If you are unhappy with a will we can help, contentious probate is simply the term ( given by lawyers ) to explain a dispute relate to a will or someone’s estate. Given this we find the most common contentious probate matters relate to :-
- Disputes relating to the validity of a will
- Actions against executors that maybe acting unreasonably
- Claims against an estate for reasonable financial provision under the Inheritance Act
- Issues arising regarding wills and how they have been drafted or executed
- The issue of Caveats, Warnings, and Appearances against Estates, that stop probate
- Defending claims against estates
- Issues relating the capacity of a person to make a will
- Problems that arise with estate accounts and the role of the executor when undertaking the estate administration
Getting started : Time is of the essence
Time is of the essence if you are wanting to challenge or dispute a will. There are several reasons for this :-
- you need to stop actions being undertaken by the executor of the estate so that the dispute can be properly investigated. The issue of a caveat prevents probate from being issued whilst investigations are undertaken for a period of some 6 months
- time is always needed to collect all the available evidence to prove your case, for example this may involve obtaining witness evidence, medical records or old will files. This all takes time.
- There are very important time limits that set out when you are able to make a claim. Ignorance of the law is simply no defence. Some of the time limits to contest a will are the tightest in any area of law. For example, the time limit to bring a claim under the inheritance act is just 6 months.
- Acting quickly avoids assets from the estate being distributed until the dispute is resolved
How Long Do You Have to contest a will ?
How long you have to contest a will, varies depending upon the nature of the dispute. Therefore it is very important to speak with a solicitor straightaway.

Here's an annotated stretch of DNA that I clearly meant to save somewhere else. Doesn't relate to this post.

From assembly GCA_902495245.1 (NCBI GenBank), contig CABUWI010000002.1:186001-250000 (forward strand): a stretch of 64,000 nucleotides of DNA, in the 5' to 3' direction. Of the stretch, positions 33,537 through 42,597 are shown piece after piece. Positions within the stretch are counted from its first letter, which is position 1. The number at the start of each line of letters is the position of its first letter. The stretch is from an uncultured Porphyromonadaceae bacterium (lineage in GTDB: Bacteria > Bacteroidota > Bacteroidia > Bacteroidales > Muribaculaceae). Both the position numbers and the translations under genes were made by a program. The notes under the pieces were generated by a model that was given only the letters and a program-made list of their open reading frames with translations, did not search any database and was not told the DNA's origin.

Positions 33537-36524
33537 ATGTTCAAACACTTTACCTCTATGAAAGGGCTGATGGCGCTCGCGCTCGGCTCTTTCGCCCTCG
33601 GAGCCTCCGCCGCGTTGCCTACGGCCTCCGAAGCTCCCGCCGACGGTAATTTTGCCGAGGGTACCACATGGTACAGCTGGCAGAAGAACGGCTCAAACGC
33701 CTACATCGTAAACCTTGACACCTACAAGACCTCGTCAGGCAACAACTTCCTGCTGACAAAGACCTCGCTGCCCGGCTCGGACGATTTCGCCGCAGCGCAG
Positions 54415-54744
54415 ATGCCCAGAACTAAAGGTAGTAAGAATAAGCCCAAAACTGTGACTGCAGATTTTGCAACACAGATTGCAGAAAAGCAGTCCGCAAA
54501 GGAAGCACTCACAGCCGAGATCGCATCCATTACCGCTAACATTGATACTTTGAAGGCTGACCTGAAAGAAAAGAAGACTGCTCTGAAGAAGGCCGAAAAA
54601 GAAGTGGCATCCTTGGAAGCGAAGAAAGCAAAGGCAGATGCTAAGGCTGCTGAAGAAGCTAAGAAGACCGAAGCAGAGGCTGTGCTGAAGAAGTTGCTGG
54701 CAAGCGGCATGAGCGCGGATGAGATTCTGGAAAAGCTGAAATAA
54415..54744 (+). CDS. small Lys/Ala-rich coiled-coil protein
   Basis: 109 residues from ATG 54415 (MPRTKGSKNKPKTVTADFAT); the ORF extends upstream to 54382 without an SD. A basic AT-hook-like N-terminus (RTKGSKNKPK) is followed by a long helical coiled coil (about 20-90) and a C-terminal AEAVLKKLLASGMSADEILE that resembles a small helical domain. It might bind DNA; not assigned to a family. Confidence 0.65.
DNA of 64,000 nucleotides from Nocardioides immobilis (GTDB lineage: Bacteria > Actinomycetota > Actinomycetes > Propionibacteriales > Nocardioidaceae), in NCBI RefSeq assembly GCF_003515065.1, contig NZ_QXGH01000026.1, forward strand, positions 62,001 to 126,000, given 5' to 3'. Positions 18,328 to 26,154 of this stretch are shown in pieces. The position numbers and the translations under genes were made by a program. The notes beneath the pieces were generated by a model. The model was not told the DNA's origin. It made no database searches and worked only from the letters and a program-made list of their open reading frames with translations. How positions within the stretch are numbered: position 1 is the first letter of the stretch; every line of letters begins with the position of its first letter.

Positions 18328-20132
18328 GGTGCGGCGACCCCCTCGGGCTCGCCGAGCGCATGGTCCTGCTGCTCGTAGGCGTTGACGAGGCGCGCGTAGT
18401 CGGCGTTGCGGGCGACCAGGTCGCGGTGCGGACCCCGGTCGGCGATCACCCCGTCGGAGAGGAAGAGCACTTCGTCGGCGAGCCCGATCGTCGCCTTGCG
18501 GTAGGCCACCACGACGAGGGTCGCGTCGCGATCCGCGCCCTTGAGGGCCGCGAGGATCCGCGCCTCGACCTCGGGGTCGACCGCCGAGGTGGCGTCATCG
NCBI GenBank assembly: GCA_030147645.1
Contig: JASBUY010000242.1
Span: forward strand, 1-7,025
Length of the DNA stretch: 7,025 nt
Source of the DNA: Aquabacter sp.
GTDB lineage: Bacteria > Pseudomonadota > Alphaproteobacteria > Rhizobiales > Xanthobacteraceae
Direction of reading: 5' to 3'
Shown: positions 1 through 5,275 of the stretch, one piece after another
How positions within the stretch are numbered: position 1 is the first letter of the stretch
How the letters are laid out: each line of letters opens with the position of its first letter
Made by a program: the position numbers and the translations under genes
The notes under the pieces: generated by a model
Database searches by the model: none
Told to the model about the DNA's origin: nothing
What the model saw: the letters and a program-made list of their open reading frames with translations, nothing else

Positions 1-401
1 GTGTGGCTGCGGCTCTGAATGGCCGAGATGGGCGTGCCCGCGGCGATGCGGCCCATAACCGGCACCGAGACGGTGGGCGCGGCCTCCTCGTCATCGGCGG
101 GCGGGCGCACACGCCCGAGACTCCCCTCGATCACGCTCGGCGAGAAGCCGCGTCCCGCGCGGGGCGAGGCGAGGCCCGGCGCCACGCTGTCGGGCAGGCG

The key date regarding contesting a will is if you are making a claim under the Inheritance Act 1975, here the time limit is very limited just 6 months from when the grant of probate is issued. It is very difficult to bring a claim outside the period as the courts permission would be required and reasons given.
Other time limits do exist. Claims by beneficiaries are 12 years from the date of death whilst in the case of fraud there are no time limits. The biggest issue facing many claimants is that if a claim is not made promptly this can significantly impact upon your prospects. For example, if the estate assets have been distributed and monies spent it is clearly much harder to bring a claim and practically impossible, regardless as to the prospects.
Worried about the costs of contesting a will?
In the majority of cases we are able to act on a no win no fee basis, or alternatively undertake an initial investigation of your prospects on a fixed fee basis. You can read more about the costs of contesting a will here.
But do I have grounds to contest a will ?
Very often clients will approach us believing that they don’t have a case when in fact a claim can be made under another area of law that they were unaware of. Given this it is always best to discuss with us the case generally in this way we can advise you on the best route to contest a will.
The key grounds to challenge a will are as follows :-
The will itself and its execution
Despite the law on the formalities of wills being very clear, we regularly see issues with wills that are signed or witnessed incorrectly. For example, the testator must sign the will in the presence of two witnesses, who must then sign the will. Remarkably it is not uncommon to speak with witnesses who say the will was signed not in the presence of the testator, on another date !
It is also not uncommon for the original of a will to be lost. If this is the case then for the copy will to be admitted to probate, the consent of all blood relatives must be obtained and very often this can result in conflict if the will does not leave them a legacy.